Q&A with David Whitesock, Founder & CEO, Commonly Well
David Whitesock believes we will solve addiction when we don’t solve for addiction. David’s path to his current work has been unconventional. Yet, each moment along that path contributed to a way of thinking and seeing the world around him. David grew up in a military family in North Dakota. Unlike many military families, he did not move around that much. Despite this relative stability, David struggled to connect to others or himself. This perpetual disconnect would be a driving factor for the varied paths of his life.
David thinks about problems and solutions through a design approach. Before understanding what this truly meant, he began is journey through college as an architecture student at North Dakota State University. David absorbed a wide spectrum of design principles. Applying this knowledge was put on hold, as would completing college. David found a way to find comfort from near crippling anxiety and depression in alcohol and drugs. The progression to addiction was slow but the impact would be enormous.
Q. If you are in recovery, what was your drug of choice? When did you stop using? A. Alcohol. July 2005.
Q. Do you think addiction is an illness, disease, a choice, or a wicked twist of fate? A. I used to blindly believe in the disease model of addiction. Addiction, once fully activated in the brain is certainly a disease. However, I believe through personal experience and through the study of neuroscience, psychology, and behavioral economics, that addiction is the result of choices and decision architecture. Sometimes the choice is 100% intentional. And sometimes we are subject to confusing, unintentional, or nefarious choice architecture. But because addiction is a progressive, onset-based condition, it is, like type 2 diabetes, 100% percent preventable and reversible in almost 95% of people.
Q. Do you log on to ZOOM 12-step meetings? How often? Do you share? A. No.
Q. Anything special in your sobriety Tool-kit that helps keep you sober? A. I stopped thinking about sobriety a long time ago. At some point the decision no longer use alcohol and other drugs became outweighed by other life and wellbeing needs and desires. However, there are two items in my tool-kit that have exponentially advanced my self-actualization and wellbeing. The first is meditation. Nothing, absolutely nothing I have tried has had the level of impact on the underlying anxiety and depression which drove me to addiction. The difficult but straightforward process of sitting with one’s breath and engaging with one’s inner awareness has lead me through incredible personal growth and resilience the last 17 years. The second is a rigorous process of self-evaluation. Ten years ago, I started exploring how to measure recovery. It led me into the scientific world of measuring subjective wellbeing (happiness) and eventually inventing a recovery capital measure, which we validated, had peer-reviewed, and published. Every 30 days I use the Recovery Capital Index to measure, track, and engage my own recovery inventory. This is a continuous process improvement that keeps me focused and working on myself.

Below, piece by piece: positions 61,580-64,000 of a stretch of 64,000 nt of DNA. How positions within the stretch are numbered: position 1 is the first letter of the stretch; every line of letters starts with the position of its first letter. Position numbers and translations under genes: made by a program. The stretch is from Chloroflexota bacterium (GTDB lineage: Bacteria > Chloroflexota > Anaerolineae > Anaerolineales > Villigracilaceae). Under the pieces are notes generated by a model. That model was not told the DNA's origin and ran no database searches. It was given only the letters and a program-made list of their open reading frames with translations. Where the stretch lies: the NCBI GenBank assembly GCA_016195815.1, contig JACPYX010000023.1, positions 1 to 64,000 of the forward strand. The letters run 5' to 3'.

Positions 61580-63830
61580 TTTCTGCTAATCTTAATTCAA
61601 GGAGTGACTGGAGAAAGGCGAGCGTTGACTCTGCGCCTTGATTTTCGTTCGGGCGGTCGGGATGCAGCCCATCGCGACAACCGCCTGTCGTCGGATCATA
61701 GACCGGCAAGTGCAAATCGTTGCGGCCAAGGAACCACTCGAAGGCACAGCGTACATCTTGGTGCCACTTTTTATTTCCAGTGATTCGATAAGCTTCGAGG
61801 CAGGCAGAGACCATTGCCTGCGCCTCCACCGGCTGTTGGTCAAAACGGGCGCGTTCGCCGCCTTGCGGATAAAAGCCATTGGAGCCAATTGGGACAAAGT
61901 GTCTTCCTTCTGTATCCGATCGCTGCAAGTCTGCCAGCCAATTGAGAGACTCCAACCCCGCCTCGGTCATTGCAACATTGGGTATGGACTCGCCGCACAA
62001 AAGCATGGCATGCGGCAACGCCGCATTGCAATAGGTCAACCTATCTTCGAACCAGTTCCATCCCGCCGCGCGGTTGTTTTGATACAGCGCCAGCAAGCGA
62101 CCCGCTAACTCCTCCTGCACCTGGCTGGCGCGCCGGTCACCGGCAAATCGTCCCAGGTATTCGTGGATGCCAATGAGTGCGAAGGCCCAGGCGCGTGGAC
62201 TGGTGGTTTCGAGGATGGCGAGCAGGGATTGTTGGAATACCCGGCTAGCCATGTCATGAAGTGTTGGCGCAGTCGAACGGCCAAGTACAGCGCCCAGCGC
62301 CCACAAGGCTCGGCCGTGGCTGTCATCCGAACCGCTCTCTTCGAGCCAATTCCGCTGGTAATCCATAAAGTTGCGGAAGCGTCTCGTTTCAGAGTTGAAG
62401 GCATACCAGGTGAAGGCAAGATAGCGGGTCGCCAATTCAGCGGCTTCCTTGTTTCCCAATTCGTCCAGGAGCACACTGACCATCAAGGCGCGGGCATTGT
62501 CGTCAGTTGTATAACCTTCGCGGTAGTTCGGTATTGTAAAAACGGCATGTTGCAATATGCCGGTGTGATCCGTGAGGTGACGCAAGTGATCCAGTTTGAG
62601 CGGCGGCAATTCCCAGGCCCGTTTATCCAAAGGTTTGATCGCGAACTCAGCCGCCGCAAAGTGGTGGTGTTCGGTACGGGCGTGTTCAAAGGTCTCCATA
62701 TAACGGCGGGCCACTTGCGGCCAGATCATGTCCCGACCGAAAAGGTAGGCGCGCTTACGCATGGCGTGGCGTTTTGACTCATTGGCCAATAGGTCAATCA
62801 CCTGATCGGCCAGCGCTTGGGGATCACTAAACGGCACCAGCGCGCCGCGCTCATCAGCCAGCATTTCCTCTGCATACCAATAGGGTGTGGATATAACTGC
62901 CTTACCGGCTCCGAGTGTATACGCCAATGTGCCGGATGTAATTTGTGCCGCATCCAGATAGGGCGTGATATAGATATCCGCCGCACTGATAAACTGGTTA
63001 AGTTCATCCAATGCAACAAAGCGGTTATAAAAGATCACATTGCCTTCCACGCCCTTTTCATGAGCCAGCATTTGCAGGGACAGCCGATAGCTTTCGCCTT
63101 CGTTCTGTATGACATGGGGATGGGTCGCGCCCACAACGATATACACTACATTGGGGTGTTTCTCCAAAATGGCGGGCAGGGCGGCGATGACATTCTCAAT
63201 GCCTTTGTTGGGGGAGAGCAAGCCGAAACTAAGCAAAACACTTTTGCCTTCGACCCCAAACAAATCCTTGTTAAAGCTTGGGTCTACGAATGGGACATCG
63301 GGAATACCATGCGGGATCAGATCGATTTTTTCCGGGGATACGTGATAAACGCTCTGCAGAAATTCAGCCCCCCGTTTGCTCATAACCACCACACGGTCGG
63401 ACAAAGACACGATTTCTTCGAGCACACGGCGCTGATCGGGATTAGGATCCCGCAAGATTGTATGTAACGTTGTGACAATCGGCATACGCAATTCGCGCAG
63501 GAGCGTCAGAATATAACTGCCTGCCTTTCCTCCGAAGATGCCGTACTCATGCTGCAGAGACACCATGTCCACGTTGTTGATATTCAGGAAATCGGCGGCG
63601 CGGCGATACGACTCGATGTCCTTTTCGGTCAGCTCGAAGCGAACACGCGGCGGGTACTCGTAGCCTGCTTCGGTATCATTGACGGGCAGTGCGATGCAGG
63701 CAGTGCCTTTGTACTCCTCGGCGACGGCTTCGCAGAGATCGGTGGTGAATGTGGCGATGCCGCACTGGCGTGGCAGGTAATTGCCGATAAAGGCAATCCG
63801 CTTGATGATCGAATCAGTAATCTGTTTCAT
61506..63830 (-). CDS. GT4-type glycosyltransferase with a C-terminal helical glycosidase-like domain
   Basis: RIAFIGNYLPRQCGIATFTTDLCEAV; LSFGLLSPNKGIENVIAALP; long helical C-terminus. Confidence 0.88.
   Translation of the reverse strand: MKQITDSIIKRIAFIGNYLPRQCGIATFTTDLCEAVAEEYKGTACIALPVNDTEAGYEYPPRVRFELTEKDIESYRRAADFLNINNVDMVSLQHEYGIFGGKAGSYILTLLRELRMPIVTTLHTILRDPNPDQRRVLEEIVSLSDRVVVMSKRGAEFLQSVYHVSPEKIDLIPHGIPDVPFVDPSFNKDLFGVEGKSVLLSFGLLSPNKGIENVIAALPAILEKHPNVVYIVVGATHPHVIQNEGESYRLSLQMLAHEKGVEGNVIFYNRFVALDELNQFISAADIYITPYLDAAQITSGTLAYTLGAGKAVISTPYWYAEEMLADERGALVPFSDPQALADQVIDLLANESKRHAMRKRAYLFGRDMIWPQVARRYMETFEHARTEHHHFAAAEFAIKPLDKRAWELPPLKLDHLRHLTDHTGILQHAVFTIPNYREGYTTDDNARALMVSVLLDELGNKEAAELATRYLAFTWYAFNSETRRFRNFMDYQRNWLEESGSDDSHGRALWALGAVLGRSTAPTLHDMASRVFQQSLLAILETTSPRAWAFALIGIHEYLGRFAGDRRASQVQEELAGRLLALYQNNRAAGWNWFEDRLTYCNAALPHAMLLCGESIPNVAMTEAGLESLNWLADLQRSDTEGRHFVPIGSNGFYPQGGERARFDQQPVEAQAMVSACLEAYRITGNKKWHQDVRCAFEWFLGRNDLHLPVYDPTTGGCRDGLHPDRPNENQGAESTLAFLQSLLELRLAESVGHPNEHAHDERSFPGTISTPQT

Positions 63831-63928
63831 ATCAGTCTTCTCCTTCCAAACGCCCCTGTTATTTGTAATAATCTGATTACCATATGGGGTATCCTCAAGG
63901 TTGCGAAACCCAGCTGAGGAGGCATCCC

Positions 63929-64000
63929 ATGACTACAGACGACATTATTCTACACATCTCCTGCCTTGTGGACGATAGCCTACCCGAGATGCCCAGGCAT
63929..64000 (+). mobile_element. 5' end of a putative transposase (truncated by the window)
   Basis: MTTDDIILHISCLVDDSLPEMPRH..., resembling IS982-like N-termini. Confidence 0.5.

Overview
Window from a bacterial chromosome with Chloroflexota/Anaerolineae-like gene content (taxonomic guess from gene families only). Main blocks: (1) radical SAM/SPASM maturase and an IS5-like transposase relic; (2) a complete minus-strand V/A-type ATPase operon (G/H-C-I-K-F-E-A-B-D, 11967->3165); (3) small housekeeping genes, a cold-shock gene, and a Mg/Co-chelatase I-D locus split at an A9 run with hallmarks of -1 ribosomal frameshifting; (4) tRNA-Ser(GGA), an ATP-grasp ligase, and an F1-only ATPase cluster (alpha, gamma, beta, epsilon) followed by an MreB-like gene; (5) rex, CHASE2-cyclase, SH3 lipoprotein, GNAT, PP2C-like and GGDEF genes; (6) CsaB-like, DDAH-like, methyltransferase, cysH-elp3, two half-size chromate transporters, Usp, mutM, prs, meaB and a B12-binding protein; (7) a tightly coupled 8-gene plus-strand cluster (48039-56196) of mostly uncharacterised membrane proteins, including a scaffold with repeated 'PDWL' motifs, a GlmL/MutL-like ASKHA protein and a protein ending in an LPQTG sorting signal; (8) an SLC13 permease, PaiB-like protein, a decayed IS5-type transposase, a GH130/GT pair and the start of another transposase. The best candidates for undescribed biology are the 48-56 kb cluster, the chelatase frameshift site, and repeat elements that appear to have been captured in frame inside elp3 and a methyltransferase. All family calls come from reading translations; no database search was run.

Q. Where did you grow up? A. Grand Forks Air Force Base, North Dakota. Graduated high school from a small town outside Grand Forks, ND.
Q. From what school or teacher did you learn the most? A. Professor Sandy McKeown at the University of South Dakota. Sandy taught Constitutional Law and was a public defender. I took her class as an elective. But she convinced me that I needed to become a lawyer. It was in that process of early recovery while at university that she helped me understand the true nature of advocacy. Advocacy happens every day. It can be seen, but most often it’s never seen. It happens in our actions of kindness and presence.
Q. If you had an extra million dollars, which charity would you donate it to? A. Such an interesting question. I don’t have an answer. Since I worked for both non-profits and socially-oriented for-profits … I’ve seen how capital gets converted into impact. I’d rather give that million dollars to a social entrepreneur focused on a certain level of impact and not simply a charity or cause.